A Seabin at work in one of the Great Lakes
By REBECCA REDELMEIER
Waste capture devices collect thousands of pieces of trash in the Great Lakes each day. Can they also motivate humans to stop putting waste in the water in the first place?
In the murky waters of Lake Ontario just off the Toronto harbor, a stream of trash inches toward a round, tubular-looking device floating in the water. A piece of white styrofoam bumps up against the device’s lip. Then, in one fluid motion, it tumbles over the edge. With tendrils of marine plants circling the waste, it looks like the styrofoam could have entered a portal to an undersea world. Instead, the device is a gateway to a less mystical — yet vital — destination: the garbage dump.
“It’s basically like a floating trash can,” says Chelsea Rochman, professor of ecology and evolutionary biology at the University of Toronto, who has worked with a team at the university to capture trash in Lake Ontario with bins like these since 2019. Powered from shore, the device, called a Seabin, uses a motor to create a vortex that gently pulls in floating waste from a 160-foot radius and then stores the trash in an attached basket.
Across the Great Lakes, which stretch from Duluth, Minnesota, to the border between the United States and Canada in northern New York, dozens of Seabins now work alongside stormwater filters in a cross-border project dubbed the Great Lakes Plastic Cleanup. In mid-September, they were also joined by aquatic waste-collection drones and beach-cleaning roving robots — all to remove some of the 22 million pounds of plastic that enter the lakes each year and help researchers like Rochman understand the Great Lakes waste problem.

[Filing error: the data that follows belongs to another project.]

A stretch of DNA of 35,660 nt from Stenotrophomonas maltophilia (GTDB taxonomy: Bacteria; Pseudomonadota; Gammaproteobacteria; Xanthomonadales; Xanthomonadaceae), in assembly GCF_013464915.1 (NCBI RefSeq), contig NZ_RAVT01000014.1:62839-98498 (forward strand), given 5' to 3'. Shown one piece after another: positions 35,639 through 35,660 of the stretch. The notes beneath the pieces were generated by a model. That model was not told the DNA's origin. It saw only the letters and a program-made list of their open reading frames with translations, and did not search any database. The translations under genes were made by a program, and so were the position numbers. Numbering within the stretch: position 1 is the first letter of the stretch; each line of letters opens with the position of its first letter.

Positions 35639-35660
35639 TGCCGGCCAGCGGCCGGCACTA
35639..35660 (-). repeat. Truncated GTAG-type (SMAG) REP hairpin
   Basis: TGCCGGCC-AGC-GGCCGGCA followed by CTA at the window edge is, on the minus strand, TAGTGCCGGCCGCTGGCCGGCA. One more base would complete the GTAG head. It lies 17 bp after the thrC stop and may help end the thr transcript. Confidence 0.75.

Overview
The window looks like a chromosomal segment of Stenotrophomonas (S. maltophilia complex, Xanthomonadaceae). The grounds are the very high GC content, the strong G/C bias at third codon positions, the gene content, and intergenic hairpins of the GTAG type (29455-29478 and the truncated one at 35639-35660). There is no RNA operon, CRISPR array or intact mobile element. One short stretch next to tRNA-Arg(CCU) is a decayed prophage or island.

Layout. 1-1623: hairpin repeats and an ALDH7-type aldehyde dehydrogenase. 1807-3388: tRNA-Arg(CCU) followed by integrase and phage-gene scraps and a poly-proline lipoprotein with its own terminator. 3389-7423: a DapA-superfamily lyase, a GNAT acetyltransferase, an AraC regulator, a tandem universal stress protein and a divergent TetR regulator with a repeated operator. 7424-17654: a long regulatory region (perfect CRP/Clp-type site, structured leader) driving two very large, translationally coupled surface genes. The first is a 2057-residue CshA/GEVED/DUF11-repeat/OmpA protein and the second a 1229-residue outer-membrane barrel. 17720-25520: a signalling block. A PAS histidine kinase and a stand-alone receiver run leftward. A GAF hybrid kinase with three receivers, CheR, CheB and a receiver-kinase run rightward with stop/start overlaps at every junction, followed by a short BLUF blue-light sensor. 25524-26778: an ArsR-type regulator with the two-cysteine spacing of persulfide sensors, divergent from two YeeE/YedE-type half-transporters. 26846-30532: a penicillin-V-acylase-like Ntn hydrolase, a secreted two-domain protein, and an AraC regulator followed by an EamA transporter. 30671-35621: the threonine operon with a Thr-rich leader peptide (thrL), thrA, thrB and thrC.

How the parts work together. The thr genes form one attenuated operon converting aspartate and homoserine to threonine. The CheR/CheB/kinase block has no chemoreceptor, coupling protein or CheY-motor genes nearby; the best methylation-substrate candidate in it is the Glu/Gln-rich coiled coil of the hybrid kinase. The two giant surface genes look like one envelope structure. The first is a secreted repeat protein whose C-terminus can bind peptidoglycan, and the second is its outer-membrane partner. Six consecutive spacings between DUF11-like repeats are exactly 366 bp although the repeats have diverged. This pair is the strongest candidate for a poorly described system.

People can’t remove waste 24 hours a day like the devices can
“We know that the amount of litter we have out there needs more power than the people power that we have,” Rochman explains. Though local groups have organized beach cleanups for decades, people can’t remove waste 24 hours a day like the devices can, nor can they pick up the tiny pieces that machines are able to capture.
Standing on the shore of Lake Ontario, with Toronto’s streetcars rattling by, Rochman points out the overflowing municipal trash bin along the sidewalk — one of several sources of the trash. Municipal sewage systems, industrial spills, stormwater runoff, recreational boating and beach waste, and agricultural debris all wind up in the lakes as well. In one bin, toothbrushes, tampon applicators, dental flossers, shoe strings, eyeglasses, food scraps, and syringes are entwined in the tendrils of marine plants. Between the leaves, tiny flecks of plastic poke out.
Continue reading… “How a fleet of robots could help solve the Great Lakes plastic pollution problem”